Wednesday, August 12, 2015

Film Capsule: J.L. Anderson's Spring Night, Summer Night (1967)

Spring Night, Summer Night (1967)
Directed by J.L. Anderson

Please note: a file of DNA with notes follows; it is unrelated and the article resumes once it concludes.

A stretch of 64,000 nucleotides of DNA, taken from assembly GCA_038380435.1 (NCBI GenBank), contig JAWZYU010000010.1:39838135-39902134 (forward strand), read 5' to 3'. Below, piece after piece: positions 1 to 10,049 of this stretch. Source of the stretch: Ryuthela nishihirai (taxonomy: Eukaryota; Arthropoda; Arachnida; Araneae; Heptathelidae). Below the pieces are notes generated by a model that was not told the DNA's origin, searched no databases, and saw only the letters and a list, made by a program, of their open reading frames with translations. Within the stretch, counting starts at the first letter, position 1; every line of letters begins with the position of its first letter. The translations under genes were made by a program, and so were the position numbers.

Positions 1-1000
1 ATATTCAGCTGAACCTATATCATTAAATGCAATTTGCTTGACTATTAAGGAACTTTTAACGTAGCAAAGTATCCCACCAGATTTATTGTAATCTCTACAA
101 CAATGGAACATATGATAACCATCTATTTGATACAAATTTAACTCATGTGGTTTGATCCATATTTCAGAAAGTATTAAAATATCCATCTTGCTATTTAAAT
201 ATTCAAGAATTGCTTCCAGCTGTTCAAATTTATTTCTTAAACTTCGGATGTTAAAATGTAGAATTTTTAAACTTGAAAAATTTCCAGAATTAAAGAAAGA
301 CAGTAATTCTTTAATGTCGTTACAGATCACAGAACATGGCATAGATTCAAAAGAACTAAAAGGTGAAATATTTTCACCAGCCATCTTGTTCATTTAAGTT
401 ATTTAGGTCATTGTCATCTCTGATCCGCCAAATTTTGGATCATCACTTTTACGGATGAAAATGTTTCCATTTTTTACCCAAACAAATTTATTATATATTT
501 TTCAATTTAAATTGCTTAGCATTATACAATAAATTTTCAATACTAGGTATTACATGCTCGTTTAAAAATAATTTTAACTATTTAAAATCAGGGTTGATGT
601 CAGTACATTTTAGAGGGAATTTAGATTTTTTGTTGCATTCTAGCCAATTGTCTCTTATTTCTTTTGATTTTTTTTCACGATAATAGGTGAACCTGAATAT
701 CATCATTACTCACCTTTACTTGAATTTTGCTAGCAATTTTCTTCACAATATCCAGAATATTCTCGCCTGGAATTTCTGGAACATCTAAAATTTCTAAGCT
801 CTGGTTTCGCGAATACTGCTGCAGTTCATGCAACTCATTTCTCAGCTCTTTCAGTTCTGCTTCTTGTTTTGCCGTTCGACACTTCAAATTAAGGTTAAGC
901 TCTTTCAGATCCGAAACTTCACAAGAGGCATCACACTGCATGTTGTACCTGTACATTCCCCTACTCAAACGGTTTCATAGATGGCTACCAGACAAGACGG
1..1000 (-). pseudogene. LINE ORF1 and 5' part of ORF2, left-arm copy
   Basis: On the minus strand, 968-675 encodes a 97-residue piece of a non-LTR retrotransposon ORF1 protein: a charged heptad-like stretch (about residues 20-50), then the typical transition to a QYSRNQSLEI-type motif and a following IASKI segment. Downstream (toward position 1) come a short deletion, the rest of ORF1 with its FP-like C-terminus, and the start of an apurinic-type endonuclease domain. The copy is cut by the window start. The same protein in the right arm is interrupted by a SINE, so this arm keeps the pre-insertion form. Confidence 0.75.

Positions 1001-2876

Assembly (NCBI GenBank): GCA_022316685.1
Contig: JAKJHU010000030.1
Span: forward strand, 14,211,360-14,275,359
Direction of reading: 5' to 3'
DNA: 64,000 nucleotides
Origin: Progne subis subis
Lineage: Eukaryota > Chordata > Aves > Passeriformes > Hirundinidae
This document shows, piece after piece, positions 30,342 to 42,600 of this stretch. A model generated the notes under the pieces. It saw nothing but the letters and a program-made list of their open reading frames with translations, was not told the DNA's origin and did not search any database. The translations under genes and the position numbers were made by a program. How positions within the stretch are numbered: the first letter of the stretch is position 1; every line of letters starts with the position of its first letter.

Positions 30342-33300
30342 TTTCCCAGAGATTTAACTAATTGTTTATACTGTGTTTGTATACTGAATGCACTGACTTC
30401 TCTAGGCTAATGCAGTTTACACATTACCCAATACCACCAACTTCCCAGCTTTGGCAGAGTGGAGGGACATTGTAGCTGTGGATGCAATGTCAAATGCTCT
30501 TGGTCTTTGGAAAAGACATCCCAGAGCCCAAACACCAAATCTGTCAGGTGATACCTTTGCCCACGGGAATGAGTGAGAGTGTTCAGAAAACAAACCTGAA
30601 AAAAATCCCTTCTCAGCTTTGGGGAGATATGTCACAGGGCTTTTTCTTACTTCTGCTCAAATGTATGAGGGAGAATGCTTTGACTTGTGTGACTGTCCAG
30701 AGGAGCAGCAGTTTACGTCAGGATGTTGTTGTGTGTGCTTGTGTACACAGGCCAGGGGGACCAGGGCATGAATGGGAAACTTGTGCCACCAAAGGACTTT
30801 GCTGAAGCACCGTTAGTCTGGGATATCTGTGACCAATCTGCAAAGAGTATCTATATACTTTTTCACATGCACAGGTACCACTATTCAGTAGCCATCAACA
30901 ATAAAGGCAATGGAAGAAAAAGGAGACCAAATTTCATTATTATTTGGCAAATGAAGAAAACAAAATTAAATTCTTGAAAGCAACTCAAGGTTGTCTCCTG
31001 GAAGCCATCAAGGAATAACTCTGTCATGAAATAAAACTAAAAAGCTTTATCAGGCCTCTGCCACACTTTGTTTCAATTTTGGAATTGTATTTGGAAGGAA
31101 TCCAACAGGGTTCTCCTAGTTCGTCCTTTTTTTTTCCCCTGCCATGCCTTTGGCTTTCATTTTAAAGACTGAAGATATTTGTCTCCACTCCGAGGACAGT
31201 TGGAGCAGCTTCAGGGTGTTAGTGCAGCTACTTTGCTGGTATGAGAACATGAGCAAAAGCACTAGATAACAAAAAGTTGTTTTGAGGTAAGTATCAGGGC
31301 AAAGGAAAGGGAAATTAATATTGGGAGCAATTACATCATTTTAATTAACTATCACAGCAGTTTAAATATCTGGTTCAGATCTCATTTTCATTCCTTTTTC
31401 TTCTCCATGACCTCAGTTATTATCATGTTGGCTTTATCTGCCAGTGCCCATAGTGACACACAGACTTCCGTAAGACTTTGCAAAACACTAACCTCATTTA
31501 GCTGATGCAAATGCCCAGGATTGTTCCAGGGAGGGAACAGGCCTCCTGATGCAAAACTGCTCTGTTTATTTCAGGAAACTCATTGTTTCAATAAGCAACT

The first and only feature by director J.L. Anderson, this progressive and prophetic midwest familial drama confronts the taboo with uncommonly topical sweep and insight. With measured, empathetic attention to the social and political particulars of small-town, midcentury America, Anderson chronicles the plight of a pair of siblings caught between illicit passion and an ambiguous lineage which together threaten to ostracize the young lovers from a community ill-equipped to negotiate a post-war youth culture which was then being forced to find refuge in more metropolitan, coastal confines. Captured on location in southeast Ohio, in rich shades of 35mm black-and-white, the film at once preserves a bygone vision of virginal Americana and predicts the personal, uncompromising projects of regional micro-budget cinema, forging an unlikely continuum from its counterculture contemporaries such as Faces and The Last Picture Show, to the coming likes of Killer of Sheep, Stranger Than Paradise, and The Color Wheel. (August 14, 16, 7pm; August 19, 9pm at Anthology Film Archives’s “One-Film Wonders”) [BKMag]

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